tl at rat.io
Fri Jan 8 14:28:48 UTC 2016
- just found a list of popular isomprphic JS web frameworks: http://isomorphic.net/libraries but nothing about which one interacts the best with D3
- a decision about a simple templating language on top of express would have to be made too. Handlebars is popular, but I’m not an expert.
And, while thinking about it, I’m increasingly inclined to promote a solution where all pages that don’t require strong interactivity are realized with a simple templating engine (like Handlebars). For the few visualizations that benefit heavily from client side JS, the templating engine would have to be replaced by an isomorphic webframework like React. That way, not all pages would be build the same way but most of them would be quite simple to build and maintain.
Still waiting for comments and ideas before moving this topic to tor-dev.
> On 07.01.2016, at 14:56, tl <tl at rat.io> wrote:
> Okay, answering my own post ;-)
> server side based on Node, Express, React, MongoDB
> visualizations with D3
> But now, enough with the fundamentalist foreword and down into the drudgery...
> It looks like we don’t need a full blown CMS since only two or three rather technical people will maintain the website. Therefor we can go with one of the established web frameworks and build the little admin interfaces we might need ourselves.
> A popular JS web framework stack is known by the name MEAN which mimics the LAMP acronym and stands for MongoDB, Express, Angular.js and Node:
> * MongoDB is a very popular database, based on JSON, available as Debian stable package as well. I worked a lot with it when aggregating data for the 'visionion' visualization project and although I’m not partucularily fond of it it makes working with slightly unregular document types rather easy. It provides mapReduce functionality to eventually aggregate a little data by the side and its JSON based data schema makes it easy to access from a web app. But I wouldn’t mind to work with PostgreSQL either.
> * Express is the de-facto standard for web servers in the Node ecosystem and a little more than that. It can be extended with some little templating engine to build sizeable static websites which would be all we need if we go the non-JS way on the frontend.
> All this is not exactly trivial. There will be obstacles but after some googling I’m quite convinced that there are sensible solutions too.
> React  (developed and backed by Facebook) is by far the most prominent of the frameworks to support isomorphic rendering . React is a fine piece of technology on its own, rather popular (not as much as AngularJS, but still) and well supported too. In contrast to the all-encompassing AngularJS it only aims to be a view layer and integrates nicely with Express . There is a problem though - React tries to control the DOM just like D3, the visualization engine - but there exist solutions to that .
> Another, maybe less involved solution for isomorphic rendering is called Rendr . It’s less well known and less supported though, so my first shot would be React.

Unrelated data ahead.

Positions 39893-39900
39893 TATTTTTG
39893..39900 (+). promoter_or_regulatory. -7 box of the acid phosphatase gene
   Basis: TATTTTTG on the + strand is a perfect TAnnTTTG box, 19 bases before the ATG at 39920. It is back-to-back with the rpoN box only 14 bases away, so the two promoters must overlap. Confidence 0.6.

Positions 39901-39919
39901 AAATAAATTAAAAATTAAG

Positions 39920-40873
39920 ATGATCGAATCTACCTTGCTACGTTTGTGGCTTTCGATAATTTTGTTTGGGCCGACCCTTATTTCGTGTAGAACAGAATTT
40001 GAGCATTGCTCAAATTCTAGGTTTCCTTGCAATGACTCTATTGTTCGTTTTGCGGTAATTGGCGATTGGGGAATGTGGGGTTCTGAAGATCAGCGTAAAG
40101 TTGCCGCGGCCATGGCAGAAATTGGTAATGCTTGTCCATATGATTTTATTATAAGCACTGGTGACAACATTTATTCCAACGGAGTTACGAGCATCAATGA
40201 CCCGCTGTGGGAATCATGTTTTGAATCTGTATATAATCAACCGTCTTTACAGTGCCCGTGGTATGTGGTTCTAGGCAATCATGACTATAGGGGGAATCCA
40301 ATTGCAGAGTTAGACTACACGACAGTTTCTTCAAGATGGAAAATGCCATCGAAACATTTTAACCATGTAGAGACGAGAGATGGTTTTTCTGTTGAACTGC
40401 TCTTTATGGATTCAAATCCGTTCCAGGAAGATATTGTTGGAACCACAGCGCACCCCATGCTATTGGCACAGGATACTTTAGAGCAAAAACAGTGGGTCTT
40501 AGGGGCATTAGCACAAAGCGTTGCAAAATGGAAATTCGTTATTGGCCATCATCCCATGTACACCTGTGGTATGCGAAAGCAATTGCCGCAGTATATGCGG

> A question that I have is about security: the latest version of Node in Debian stable is 0.10.29 from July 2014. That’s not bad. I wonder though if it’s save to load just about any module available to Node out there - as Node is the (hopefully) secure sandbox it runs in - or if we have to get Debian-stable npm packages for Express, React etc too? That might prove difficult…
>  http://blog.yld.io/2015/06/10/getting-started-with-react-and-node-js/
>  https://github.com/reactjs/express-react-views
>  http://oli.me.uk/2015/09/09/d3-within-react-the-right-way/
>  https://github.com/rendrjs/rendr
>> On 06.01.2016, at 22:30, tl <tl at rat.io> wrote:
>> Following are some notes from the discussion.
>> Possible outcomes:
>> security mode.
>> sense, users will have to switch to medium-high security to watch those.
>> making them as usable and as useful as possible, rather than worrying
>> about users having to change their Tor Browser security setting.
>> - Ability to load new data from the server, based on user input,
>> rather than pre-loading all the data that the user might want to look at.
>> - Handle user input more directly than via HTML forms which require a
>> server round-trip.
>> - Let the user decide whether they want to lower their security in
>> order to look at a visualization, rather than making that decision for
>> - It's sufficient to host static content, which can be mirrored much
>> more easily than dynamic content.
>> - Avoid full page reloads by using iframes.
>> - Investigate more graph frameworks than just D3.js, including
>> gnuplot, R/ggplot2, others. A major reason for using D3.js is its
>> tight integration with user input elements.
>> - Make heavy use of CSS 3 features/tricks.
>> - Add tooltips to canvas.
>> Next steps:
>> - Find out why the bubble graph takes so long to load. Try to avoid
>> the parts that take long in future graphs.
>> - In addition to the bottom-up approach taken here, also take a
>> top-down approach by thinking about contents and only worry about
>> possible implementations later.
>> Next steps after that:
>> - Think about possible web frameworks, like Angular.js if we decide
>> - Look into alternatives to Bootstrap, like Bourbon.io.
>> So far, so unclear. Input welcome!
>> metrics-team mailing list
>> metrics-team at lists.torproject.org
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